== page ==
Thursday, 14 June 2012

The King and I(deology)

First published by Heritage Key:

Although there is copious evidence for the Egyptian kings – statues, huge depictions on temple walls, stelae – the actual reality of the day-to-day work and personal authority of these individuals is often ignored in favour of discussions of divinity, art and ideology. There is good reason for this. Despite the extensive amount of evidence available to scholars, everything is shrouded in a thick layer of ideological presentation that masks the reality of the situation. This makes it difficult to separate fact from fiction: what are we to envision the king did every day? Initially, just for fun, it is interesting to see what image is conjured up in your mind when you think of the word ‘Pharaoh.’ What do you see? Is it a stern-faced man sitting in an alarmingly short kilt with an elaborate crown, being adored and bowed to by subservient followers? Or a warrior king riding on his chariot at the enemy line, firing arrows while steering with the reigns tied around his waist; the army trying to follow behind, but simply unable to keep up? Don’t worry if these are your initial thoughts, they are images that have been fostered over a long period of time – the image that the Egyptians themselves wanted to present – and television has played a big part in recent years to reinforce the ancient propaganda.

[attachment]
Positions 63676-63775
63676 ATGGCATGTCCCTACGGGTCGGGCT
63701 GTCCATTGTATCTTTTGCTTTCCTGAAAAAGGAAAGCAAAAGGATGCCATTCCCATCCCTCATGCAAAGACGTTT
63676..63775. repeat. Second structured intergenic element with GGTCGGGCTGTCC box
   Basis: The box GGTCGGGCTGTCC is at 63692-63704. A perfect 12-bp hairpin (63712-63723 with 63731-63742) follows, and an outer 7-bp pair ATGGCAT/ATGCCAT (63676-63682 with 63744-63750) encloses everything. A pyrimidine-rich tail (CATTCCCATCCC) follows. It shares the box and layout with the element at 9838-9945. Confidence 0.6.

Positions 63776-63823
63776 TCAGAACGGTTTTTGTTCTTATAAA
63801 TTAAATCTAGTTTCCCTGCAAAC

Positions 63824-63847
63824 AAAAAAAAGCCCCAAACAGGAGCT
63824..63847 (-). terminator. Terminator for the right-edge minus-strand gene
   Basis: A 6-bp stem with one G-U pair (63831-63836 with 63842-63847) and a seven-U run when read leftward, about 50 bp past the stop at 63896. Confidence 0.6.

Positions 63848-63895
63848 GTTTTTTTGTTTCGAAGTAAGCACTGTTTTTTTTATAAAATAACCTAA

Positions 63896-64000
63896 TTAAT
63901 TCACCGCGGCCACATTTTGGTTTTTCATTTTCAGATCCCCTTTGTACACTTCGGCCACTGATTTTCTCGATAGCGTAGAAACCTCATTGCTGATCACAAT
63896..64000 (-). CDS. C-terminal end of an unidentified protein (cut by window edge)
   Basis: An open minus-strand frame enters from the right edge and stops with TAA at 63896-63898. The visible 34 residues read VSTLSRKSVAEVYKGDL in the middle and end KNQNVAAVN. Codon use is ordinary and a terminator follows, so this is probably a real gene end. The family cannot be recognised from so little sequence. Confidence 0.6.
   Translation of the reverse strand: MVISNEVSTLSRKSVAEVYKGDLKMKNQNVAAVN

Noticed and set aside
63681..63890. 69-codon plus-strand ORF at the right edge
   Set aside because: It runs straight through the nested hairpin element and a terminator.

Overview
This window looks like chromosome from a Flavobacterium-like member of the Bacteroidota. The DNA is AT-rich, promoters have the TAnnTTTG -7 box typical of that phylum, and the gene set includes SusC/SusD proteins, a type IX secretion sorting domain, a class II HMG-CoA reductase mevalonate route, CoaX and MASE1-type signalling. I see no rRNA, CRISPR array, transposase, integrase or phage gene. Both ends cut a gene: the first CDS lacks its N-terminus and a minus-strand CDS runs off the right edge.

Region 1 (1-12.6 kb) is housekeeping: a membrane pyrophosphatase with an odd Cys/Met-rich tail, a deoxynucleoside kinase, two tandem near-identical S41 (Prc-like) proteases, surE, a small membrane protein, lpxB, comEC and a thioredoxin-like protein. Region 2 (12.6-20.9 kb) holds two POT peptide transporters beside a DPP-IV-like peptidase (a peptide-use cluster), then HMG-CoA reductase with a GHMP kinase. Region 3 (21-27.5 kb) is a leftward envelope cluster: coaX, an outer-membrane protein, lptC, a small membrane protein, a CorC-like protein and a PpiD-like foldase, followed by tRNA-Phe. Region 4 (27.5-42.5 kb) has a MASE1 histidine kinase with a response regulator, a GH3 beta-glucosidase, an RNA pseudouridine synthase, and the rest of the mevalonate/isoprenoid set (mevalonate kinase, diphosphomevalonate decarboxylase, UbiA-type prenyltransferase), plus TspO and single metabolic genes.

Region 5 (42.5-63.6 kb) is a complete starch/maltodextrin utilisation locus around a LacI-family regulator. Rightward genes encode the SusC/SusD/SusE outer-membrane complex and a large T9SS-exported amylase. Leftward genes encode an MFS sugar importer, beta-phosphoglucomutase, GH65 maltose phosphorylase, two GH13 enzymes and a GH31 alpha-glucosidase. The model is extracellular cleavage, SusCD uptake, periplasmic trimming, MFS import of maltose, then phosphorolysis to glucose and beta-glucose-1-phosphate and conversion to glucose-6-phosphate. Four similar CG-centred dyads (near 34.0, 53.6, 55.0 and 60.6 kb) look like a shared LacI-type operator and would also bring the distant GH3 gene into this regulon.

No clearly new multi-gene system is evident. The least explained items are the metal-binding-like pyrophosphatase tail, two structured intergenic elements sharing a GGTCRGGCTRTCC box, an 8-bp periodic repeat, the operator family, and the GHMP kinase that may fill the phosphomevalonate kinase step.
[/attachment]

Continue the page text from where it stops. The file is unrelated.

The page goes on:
Approaching the ancient evidence requires a large degree of scepticism and the need to push aside any preconceived notions regarding who the pharaohs were. We are, after all, delving into an alien world – familiar yet not. Our only window into this world is the evidence that lies before us, which presents a certain foggy picture rife with distortion. Distortion occurs in many forms: first there is the simple human need to simplify – it is impossible to describe all aspects of everything that ever happens, and so from the beginning the Egyptians are only leaving us a certain fraction of their experience. Next there is conscious distortion, the product of ideological manipulation. The vast majority of textual sources available to us are subject to decorum – the rules that regulate how an image could be presented and what a text could say in any particular context. Evidence relating to the king, unsurprisingly, is the most affected by this.

As defender of maat – the Egyptian sense of order – the king must be presented performing any action that continues this stability: he offers to the gods, he kills all enemies, he leads the army, he widens the borders of Egypt. He does this personally. Things must continue as they always have. This is quite clear in art, and it is the same in texts. In order to strip away these layers of ideology we must approach the texts with issues of genre, theme and context in mind. Context because the location of a text will give away why the information was recorded in the first place, and genre and theme in order to understand what information is being manipulated.